Cross-posted at Thrillcall.com.
Her new collection, Let England Shake, shows an amalgam of these styles in what’s been offhandedly referred to as an “anti-war” album. Leery as always of labels, Harvey has called the work “apolitical.” That it is, in the sense that the twelve songs focus on the personal toll of nationalism, imperialism, warfare and the mass delusions of crowds. She avoids easy answers, but death stalks the listener at every turn. “I have seen and done things I want to forget,” says one narrator, “Soldiers fall like lumps of meat.” In another she tells of the “glorious fruit of our land:” its children, orphaned and deformed.
Harvey approaches the different characters in the songs with a variety of vocal styles, from an ironic, girlish sing-song to a forlorn wail. The instrumentation likewise serves the mood of the material, the opening track seemingly starting mid-song with a spooky xylophone line. Harvey plays guitar and autoharp throughout, but also adds sax, violin and zither to various tracks. Longtime collaborators John Parish and Mick Harvey (no relation) add percussion, horns, keys, guitars and vocals. With production work from Flood, the songs were recorded in a 19th Century church overlooking the seaside cliffs of Dorset.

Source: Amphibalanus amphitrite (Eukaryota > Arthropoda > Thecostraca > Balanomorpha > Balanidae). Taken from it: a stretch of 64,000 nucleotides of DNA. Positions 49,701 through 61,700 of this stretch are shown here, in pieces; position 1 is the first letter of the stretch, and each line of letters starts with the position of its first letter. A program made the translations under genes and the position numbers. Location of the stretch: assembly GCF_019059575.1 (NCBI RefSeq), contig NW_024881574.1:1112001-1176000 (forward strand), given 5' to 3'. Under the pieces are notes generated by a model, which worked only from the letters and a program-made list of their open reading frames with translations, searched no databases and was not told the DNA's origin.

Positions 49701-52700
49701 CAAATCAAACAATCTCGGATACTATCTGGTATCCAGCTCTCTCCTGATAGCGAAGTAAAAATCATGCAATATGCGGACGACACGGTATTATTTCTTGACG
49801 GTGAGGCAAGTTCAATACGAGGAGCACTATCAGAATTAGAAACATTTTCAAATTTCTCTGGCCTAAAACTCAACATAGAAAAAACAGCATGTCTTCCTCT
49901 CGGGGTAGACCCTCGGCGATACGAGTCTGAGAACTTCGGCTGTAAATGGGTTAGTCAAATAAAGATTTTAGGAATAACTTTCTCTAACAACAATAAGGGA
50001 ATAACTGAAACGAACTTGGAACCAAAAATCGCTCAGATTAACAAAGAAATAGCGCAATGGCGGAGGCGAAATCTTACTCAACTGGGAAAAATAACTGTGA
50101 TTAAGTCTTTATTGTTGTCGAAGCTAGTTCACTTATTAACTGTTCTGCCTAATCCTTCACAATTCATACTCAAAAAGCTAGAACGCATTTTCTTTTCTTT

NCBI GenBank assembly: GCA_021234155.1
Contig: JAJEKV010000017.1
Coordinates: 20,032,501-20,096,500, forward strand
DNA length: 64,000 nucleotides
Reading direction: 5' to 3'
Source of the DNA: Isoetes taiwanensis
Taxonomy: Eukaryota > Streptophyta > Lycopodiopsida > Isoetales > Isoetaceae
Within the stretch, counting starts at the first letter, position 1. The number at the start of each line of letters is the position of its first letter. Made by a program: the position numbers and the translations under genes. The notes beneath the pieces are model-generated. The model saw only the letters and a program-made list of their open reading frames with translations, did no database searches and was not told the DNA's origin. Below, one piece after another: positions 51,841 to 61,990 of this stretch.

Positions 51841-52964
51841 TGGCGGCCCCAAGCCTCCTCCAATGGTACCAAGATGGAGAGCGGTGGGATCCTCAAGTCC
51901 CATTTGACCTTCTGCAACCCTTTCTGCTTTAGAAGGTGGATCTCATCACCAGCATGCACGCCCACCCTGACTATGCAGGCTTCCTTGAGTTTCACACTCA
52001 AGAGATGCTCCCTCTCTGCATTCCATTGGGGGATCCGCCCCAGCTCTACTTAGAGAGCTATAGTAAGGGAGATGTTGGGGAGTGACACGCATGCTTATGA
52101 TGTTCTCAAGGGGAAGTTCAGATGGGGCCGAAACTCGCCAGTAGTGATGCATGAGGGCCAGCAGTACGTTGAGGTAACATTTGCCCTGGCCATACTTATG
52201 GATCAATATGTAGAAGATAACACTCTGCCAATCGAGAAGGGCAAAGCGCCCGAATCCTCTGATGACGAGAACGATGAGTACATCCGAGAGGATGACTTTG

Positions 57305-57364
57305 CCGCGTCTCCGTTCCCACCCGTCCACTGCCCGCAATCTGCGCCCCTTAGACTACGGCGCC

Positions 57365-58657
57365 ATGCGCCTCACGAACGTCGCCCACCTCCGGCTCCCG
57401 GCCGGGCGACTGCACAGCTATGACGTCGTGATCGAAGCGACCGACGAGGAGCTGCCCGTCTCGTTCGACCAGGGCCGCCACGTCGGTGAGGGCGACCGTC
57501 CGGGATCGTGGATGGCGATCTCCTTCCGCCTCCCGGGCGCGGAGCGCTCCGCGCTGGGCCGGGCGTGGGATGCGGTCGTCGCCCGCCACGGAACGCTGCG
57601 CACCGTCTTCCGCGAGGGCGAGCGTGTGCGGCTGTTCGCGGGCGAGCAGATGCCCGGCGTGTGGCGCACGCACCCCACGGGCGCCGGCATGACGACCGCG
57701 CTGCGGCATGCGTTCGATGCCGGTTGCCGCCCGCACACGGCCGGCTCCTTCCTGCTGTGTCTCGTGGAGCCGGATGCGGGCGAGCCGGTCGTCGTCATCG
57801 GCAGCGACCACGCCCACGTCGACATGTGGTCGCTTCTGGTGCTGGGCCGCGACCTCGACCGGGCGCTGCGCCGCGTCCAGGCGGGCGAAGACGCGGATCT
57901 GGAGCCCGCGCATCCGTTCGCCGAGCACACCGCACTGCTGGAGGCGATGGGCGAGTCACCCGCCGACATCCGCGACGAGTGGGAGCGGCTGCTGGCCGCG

Let England Shake takes us to dark and tormented places with a sense of wonder and compassion. The results of this career highlight were on display at San Francisco’s Warfield Theater on April 14 – one of four stops on her US tour supporting the album. The show has been streamed on NPR, and an edited version is available for podcast.